The film has scary moments, like when the humongous shark jumps out out of the clear blue sea and swallows a Mexican with great relish. The shark's athletic prowess notwithstanding, I couldn't figure out why it didn't just jump out of the water again and at least nudge our hapless bikini bod victim into the sea.
Lively's background history is lame. She plays Texan Nancy Adams, who's arriving at a secluded and unnamed Mexican surfers' paradise, which her recently departed mum was photographed at in 1991. Her mum's death has hit her hard and she has dropped out of medical school to go off the grid, much to the chagrin of her dad back home.
She's drifting in her life, and it's this film's duty to shake her out of her doldrums and get her to focus on life again.
And what better way to do that than get her stranded on a rocky outcrop while surfing and then put a big white shark with great-looking teeth circling her and licking its lips at the thought of chomping down on the buxom beauty.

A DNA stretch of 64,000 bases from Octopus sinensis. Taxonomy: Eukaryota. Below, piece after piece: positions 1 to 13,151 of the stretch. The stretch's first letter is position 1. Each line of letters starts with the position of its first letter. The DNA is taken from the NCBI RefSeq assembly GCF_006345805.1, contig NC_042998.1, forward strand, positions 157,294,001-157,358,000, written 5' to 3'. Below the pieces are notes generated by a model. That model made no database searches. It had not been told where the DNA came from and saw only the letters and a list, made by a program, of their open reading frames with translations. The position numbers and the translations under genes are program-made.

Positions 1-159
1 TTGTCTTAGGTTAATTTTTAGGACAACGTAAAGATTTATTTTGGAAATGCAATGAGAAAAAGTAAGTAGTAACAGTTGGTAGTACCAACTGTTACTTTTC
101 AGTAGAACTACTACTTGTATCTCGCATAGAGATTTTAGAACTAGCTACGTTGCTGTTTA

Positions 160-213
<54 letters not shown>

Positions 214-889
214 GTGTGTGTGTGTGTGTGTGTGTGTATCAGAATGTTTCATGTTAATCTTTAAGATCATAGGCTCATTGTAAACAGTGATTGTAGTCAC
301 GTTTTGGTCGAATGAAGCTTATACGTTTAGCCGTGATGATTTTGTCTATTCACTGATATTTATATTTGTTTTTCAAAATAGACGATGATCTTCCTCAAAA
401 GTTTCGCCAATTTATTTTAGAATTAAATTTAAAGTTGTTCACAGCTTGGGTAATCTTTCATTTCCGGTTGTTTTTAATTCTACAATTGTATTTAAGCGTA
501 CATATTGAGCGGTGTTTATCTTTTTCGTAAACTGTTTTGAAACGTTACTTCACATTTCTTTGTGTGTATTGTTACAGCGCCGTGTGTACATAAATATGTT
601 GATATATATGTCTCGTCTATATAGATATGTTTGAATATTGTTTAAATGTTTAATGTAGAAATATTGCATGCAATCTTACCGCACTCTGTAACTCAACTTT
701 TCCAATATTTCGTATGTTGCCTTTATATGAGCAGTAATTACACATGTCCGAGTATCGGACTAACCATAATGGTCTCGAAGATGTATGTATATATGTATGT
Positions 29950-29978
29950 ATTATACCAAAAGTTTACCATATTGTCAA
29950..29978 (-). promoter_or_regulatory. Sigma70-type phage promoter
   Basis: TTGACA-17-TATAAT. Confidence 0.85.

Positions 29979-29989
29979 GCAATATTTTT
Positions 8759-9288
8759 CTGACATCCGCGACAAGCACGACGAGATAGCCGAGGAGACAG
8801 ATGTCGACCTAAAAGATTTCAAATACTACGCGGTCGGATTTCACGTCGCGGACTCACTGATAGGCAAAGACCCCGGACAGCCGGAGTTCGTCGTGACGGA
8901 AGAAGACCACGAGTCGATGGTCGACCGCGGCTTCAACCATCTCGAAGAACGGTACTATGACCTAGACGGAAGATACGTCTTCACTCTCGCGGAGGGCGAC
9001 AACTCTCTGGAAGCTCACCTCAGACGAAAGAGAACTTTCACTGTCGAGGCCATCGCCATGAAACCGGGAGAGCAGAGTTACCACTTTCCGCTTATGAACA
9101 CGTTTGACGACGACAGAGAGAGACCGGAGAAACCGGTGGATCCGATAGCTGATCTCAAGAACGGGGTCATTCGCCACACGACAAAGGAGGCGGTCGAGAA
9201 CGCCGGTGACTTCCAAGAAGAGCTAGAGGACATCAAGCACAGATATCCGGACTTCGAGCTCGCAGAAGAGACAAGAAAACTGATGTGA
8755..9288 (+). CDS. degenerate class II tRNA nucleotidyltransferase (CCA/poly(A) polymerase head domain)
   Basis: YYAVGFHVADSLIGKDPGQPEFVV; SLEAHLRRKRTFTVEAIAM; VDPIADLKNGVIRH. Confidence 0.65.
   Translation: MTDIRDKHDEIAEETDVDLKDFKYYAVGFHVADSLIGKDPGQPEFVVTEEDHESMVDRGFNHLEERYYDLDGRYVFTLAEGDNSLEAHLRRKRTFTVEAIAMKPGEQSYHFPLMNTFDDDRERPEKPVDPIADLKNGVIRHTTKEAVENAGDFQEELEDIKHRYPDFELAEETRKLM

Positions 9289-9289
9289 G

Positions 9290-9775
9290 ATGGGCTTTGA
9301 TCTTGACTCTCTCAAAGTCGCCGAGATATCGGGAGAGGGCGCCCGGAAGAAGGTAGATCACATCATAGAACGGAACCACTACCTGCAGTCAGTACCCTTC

Astute viewers know that a character's background often proves useful in films as the character can
|Looking Lively in a bikini.|
There's a lot of blood in the film, but I would hesitate to call it a violent film. The victims are either seen chomped down from afar or dragged into the sea. One victim is seen crawling onto the beach with the upper part of his body separated from the lower part. How he survived that painful separation and still got on the beach is beyond belief.
Lively does a competent job showing fear, intelligence and the ability to become MacGyver. Viewers can accept the part about her using her medical skills and also timing how long it takes for the shark to make a big circle around her.
Even when the chips are down, and the screenplay putting many obstacles in her way, she gets her chin up and perseveres.
|Breaking the waves.|
Viewers, however, may just wonder why the shark would hang around for the bikini bod after being satiated with eating a whale and three Mexicans.
2 1/2 out of 5 stars